An Event Apart: The (CSS) Future is Now

by Luke Wroblewski June 19, 2012

In his The Future is Now talk at An Event Apart in Boston, MA 2012 Eric Meyer talked about some of the visual effects we can achieve with CSS today. Here's my notes from his talk:

  • CSS specifications are changing so fast today, it's impossible to know exactly where we'll end up in the future.
  • Please put labels around your form fields. If you have a label around a form field, you can add a border and padding. You can omit the 'for' attribute when you wrap an input in a 'label' element. This makes the entire element clickable not just the radio button but the label too.
  • Corner rounding with border radius increases until it hits a point where the element is rounded. So you can set this to a large value.
  • When you apply styles to form elements, Opera will stop pulling from controls from the operating system and start using it’s own form elements.
  • Form elements are difficult to style using CSS: what does padding mean on a radio button? No one has an answer.
  • A text-shadow with no offsets can be used to add a glow behind a text element. You can have a separated list of text-shadows to apply multiple effects. The order in which you list them makes a difference: the one that’s on top is the one that’s listed first. Most people use pixels for shadows but any length is valid.
  • Text-shadow is an un-prefixed property in all browsers now.
  • You can have also use a separated list for box-shadow to apply multiple effects. Box-shadows are drawn outside an element’s border, not behind it. You can see this with a transparent background.
  • It’s possible to exclude certain browsers by omitting vendor pre-fixed properties. But this may change very soon. Mozilla is planning to recognize webkit-prefixes in their mobile browser. This goes against the way vendor pre-fixes should be used but it’s likely to become more common.
  • Box-shadows can be inset inside a border to create a beveled look. With comma separated values you can create a bevel and drop shadow together. Shadow effects can create highlights and glows, too. Interior white shadows can be used as a highlight. No-offset shadows creates a glow.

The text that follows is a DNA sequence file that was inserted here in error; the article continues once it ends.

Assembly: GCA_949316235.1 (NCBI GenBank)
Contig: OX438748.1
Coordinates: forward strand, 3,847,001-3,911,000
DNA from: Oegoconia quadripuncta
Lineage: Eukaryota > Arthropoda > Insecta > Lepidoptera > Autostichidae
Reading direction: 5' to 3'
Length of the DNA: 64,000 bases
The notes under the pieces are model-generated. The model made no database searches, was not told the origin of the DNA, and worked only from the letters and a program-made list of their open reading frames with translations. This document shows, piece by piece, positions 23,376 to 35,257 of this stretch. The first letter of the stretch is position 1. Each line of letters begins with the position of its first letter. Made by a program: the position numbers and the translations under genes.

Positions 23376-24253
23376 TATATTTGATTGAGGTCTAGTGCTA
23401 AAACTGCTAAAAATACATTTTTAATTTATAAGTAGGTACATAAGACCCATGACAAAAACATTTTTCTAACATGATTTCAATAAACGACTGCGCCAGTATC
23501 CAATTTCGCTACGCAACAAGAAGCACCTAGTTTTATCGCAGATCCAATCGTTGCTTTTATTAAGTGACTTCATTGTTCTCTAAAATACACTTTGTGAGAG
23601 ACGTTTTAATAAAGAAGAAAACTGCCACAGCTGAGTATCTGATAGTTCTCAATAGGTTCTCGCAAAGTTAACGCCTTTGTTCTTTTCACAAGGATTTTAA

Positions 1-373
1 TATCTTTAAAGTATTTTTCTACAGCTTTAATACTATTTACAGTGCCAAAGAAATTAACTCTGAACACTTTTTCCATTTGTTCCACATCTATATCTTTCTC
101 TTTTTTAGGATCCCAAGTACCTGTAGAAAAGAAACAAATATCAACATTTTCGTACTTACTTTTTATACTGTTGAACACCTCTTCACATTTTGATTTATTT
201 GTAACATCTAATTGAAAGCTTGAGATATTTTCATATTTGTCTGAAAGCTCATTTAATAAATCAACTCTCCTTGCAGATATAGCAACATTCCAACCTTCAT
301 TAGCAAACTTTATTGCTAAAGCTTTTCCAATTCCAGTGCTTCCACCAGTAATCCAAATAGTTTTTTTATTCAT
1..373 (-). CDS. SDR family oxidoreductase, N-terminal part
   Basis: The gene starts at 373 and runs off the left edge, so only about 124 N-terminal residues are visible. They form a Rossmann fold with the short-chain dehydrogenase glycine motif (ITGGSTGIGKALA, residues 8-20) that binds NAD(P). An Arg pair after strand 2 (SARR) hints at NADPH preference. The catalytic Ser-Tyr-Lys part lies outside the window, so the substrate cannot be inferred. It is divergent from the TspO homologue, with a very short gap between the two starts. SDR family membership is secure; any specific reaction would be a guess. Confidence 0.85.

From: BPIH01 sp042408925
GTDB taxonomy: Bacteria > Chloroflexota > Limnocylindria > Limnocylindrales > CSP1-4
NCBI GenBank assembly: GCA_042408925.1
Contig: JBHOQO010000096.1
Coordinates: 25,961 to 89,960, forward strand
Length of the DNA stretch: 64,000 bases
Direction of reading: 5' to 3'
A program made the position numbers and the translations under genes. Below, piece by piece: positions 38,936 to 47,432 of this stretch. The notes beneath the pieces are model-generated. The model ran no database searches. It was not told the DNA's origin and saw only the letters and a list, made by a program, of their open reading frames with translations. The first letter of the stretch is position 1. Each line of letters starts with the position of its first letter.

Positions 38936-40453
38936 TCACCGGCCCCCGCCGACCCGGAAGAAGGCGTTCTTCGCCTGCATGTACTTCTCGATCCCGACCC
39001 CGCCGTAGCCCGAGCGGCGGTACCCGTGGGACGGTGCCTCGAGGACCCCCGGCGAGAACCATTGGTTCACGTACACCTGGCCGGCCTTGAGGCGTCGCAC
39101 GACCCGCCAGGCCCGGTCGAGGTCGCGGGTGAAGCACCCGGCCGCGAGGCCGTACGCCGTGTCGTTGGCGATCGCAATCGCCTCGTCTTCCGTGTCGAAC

Gradients

  • Linear gradients move from one color to another at a degree. For example, 90 degrees is vertical. English keywords (instead of degrees) are coming but not widely supported yet.
  • Gradients are moving from the way current way angles work to compass angles. This is the same way animations work in CSS. Likely this will happen when pre-fixes are removed. There is an easy way to convert between these two system: 90-x.
  • Keywords in the new standard tell browsers where you are going "to top". Instead of where coming from in the previous standard: "bottom".
  • Gradients are currently vendor-prefixed but browsers are now converging on a common way of styling them.
  • Percentages can be used to create a set of color stops within a linear gradient. These are not relative to each other they are relative to the whole. There isn’t a way to declare lengths from the end of the axis.
  • You can create hard stops between two colors in a gradient in addition to fades.
  • transparent can be used as a keyword for transparent black. This can darken gradient effects unintentionally.
  • The first gradient you list in a comma-separated list will be the first one applied. You can even combine gradient with background images.
  • When using repeating-linear-gradients browsers are really bad at rounding. Be careful using repeating-linear gradients until bugs get fixed.
  • Gradients use a lot of SVG formats but they are actually creating images behind the scenes. You’re just specifying them with text.
  • Adding background-position when you declare gradients in background means you can place a gradient stripe or multiple stripes anywhere you like in the background.
  • Radial gradients are more complex and can crash browsers. Use carefully.

Additional Tips

  • Text-rendering is supported across multiple browsers. Setting text-rendering: optimizeLegibility tightens up the leading of fonts (at least currently). This is an enhancement so if some browsers don’t support it, that’s ok.
  • Font smoothing can be used to lighten up text in Webkit browsers. Use –webkit-font-smoothing: antialiased.
  • Transforms don’t apply to inline elements. To apply them you need to send display type to inline-block or block.
  • All these effects require a lot of CSS rules but you get the benefit of scalable graphics in the browser without images.